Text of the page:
Dr Binoy Kampmark

Guest post written by Dr. Binoy Kampmark who was a Commonwealth Scholar at Selwyn College, Cambridge. He lectures in law and politics at RMIT University, Melbourne.


The High Court case of Isbester v Knox City Council [2015] HCA 20 is curious on a few levels. On the one hand, it suggests the sheer persistence of counsel to take the decision to the highest tribunal despite lower court stonewalling can pay dividends. In another sense, it showed that, on the issue of natural justice, the High Court can be unanimously swayed, irrespective of the subject matter.

The appellant, Tania Isbester, had been convicted in the Ringwood Magistrates Court for offending the Domestic Animals Act 1994 (Vic) for the attack of her Staffordshire terrier on another dog owner that resulted in injury of a small cut of 1.5cm. A hearing was subsequently held before the Knox Domestic Animals Act Committee, in which it was concluded that the dog, Izzy, be destroyed under s. 84P(e) of the Domestic Animals Act where the owner is found guilty of an offence under s. 29 of the same Act.

Isbester refused to believe that the circumstances of the attack entitled her dog to be put down. But the main point centred on whether the decision of the Council Committee be overturned because of the substantial involvement of one member of the panel. There had been no order of destruction of the animal under s. 29(12) of the Act.

Instead, the Council convened a panel of three of its own officers, one of whom was Kirsten Hughes, the Council’s Coordinator of Local Laws. Hughes was extensively involved in the case, investigating the identity of the dog, and determining that six charges should be laid with respect to the relevant attack.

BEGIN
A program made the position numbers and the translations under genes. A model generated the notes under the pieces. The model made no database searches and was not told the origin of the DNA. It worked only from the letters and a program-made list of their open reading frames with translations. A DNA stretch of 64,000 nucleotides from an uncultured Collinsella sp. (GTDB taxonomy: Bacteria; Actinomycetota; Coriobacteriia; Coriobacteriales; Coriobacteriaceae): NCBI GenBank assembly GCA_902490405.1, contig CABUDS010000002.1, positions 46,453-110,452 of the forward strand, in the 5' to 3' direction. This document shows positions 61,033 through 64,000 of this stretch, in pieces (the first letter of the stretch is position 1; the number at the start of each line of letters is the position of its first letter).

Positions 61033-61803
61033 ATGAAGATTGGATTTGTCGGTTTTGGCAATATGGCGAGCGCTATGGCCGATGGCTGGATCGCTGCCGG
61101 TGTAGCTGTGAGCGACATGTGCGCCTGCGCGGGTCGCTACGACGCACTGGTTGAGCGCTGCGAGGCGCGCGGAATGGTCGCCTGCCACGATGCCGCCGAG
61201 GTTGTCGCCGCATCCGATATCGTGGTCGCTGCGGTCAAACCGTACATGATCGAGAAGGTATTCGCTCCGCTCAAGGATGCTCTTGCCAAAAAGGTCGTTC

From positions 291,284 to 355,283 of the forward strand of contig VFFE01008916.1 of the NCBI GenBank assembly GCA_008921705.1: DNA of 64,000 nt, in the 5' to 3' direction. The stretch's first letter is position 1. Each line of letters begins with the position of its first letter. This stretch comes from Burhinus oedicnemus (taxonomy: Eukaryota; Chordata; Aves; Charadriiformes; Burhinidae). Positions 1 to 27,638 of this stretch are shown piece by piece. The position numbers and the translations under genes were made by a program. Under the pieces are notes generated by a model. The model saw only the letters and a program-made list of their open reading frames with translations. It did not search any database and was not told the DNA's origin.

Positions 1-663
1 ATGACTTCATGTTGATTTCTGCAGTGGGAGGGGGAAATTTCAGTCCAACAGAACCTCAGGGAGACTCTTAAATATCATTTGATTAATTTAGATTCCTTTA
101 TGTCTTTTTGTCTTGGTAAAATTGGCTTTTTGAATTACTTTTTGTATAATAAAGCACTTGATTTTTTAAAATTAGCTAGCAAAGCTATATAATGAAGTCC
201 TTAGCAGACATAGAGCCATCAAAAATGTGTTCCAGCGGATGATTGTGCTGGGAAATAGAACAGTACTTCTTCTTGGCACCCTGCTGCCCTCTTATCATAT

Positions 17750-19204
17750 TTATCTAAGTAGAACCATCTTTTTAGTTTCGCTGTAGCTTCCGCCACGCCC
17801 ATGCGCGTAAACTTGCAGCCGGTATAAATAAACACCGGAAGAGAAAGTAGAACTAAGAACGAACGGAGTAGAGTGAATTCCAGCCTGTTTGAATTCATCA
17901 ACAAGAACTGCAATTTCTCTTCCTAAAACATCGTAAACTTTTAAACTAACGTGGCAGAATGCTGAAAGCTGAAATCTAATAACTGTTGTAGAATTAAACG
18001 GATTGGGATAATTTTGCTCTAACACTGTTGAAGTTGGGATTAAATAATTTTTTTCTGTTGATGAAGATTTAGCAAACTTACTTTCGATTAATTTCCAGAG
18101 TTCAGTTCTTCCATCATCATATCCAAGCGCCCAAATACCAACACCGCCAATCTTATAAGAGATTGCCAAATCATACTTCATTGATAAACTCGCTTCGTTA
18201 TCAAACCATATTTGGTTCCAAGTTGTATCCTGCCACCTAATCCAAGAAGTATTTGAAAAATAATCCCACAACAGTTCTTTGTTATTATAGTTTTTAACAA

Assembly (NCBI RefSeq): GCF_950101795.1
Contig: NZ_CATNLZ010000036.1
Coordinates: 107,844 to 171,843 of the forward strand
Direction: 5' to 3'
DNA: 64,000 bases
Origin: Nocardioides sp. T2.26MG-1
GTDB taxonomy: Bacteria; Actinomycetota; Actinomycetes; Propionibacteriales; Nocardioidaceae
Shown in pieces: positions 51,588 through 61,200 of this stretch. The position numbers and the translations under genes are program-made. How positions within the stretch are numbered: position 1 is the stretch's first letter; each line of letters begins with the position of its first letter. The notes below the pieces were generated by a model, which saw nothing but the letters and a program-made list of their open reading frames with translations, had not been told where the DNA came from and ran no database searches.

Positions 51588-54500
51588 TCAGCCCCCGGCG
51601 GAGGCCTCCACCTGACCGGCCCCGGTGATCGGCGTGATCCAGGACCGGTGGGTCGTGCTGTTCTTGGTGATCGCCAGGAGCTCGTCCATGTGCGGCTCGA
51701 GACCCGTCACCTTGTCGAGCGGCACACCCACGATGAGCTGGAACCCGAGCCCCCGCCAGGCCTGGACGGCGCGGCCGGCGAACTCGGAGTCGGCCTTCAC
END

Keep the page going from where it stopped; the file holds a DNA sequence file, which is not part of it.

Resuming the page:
Isbester was informed of these circumstances by letter, which also outlined that

“[t]he officer involved in the investigation may be present but they will not be involved in the decision making.”

The High Court pointed out that the Ms Hughes being on the panel meant that she would be part of the decision making process.

A challenge was duly mounted under O 56 of the Supreme Court (General Civil Procedure) Rules 2005 (Vic) alleging an apprehension of possible bias on the part of Hughes. The appellant vainly sought relief in the Victorian courts, before being granted leave to appeal to the High Court. The vital matter here, argued the justices, was one of whether a fair minded observer would think that Ms Hughes was biased in her decision making and therefore any decision the panel made.

The judges suggested that imputing a lack of impartiality as reasonably apprehended by a “fair-minded lay observer” was factual, contextualised by law, statutory regulation, and the nature of the position itself. Previous cases such as Jia Legeng and McGovern were of a different quality on issues of bias and incompatibility. Neutrality, argued a concurring Gageler J, was not “monolithic”, needing reference to the “kind of degree of neutrality” a hypothetical fair-minded observer would expect in making the decision within that statutory framework [58]. A Minister’s decision, governed by statute as determined in Jia Legeng, could not be treated with the same degree of “evident neutrality” as that of a judge [25]. McGovern, involving a statutory power vested in an elected council, similarly imported a range of considerations and opinions that could not be of that same order. Expressing various views on a planning application did not disqualify the councillors from being involved. Put simply, bias expected from a politician will be viewed differently to that of a judge, at least in the mind of the hypothetically fair lay observer.